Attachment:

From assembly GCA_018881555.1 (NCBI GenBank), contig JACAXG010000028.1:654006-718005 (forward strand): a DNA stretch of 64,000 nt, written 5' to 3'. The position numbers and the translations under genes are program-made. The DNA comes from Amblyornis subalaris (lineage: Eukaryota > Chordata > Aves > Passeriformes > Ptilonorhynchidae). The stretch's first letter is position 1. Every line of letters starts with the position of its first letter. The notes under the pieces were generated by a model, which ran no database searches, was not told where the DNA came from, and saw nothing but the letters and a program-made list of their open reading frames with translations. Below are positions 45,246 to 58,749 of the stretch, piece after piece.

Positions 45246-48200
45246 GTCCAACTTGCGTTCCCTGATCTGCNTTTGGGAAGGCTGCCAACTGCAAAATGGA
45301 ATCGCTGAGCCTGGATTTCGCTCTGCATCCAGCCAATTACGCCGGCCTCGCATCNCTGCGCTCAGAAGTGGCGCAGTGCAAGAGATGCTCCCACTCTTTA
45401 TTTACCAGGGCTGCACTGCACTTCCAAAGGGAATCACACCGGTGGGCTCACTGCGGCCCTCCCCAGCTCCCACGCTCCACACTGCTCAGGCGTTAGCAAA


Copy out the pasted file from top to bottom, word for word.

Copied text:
From assembly GCA_018881555.1 (NCBI GenBank), contig JACAXG010000028.1:654006-718005 (forward strand): a DNA stretch of 64,000 nt, written 5' to 3'. The position numbers and the translations under genes are program-made. The DNA comes from Amblyornis subalaris (lineage: Eukaryota > Chordata > Aves > Passeriformes > Ptilonorhynchidae). The stretch's first letter is position 1. Every line of letters starts with the position of its first letter. The notes under the pieces were generated by a model, which ran no database searches, was not told where the DNA came from, and saw nothing but the letters and a program-made list of their open reading frames with translations. Below are positions 45,246 to 58,749 of the stretch, piece after piece.

Positions 45246-48200
45246 GTCCAACTTGCGTTCCCTGATCTGCNTTTGGGAAGGCTGCCAACTGCAAAATGGA
45301 ATCGCTGAGCCTGGATTTCGCTCTGCATCCAGCCAATTACGCCGGCCTCGCATCNCTGCGCTCAGAAGTGGCGCAGTGCAAGAGATGCTCCCACTCTTTA
45401 TTTACCAGGGCTGCACTGCACTTCCAAAGGGAATCACACCGGTGGGCTCACTGCGGCCCTCCCCAGCTCCCACGCTCCACACTGCTCAGGCGTTAGCAAA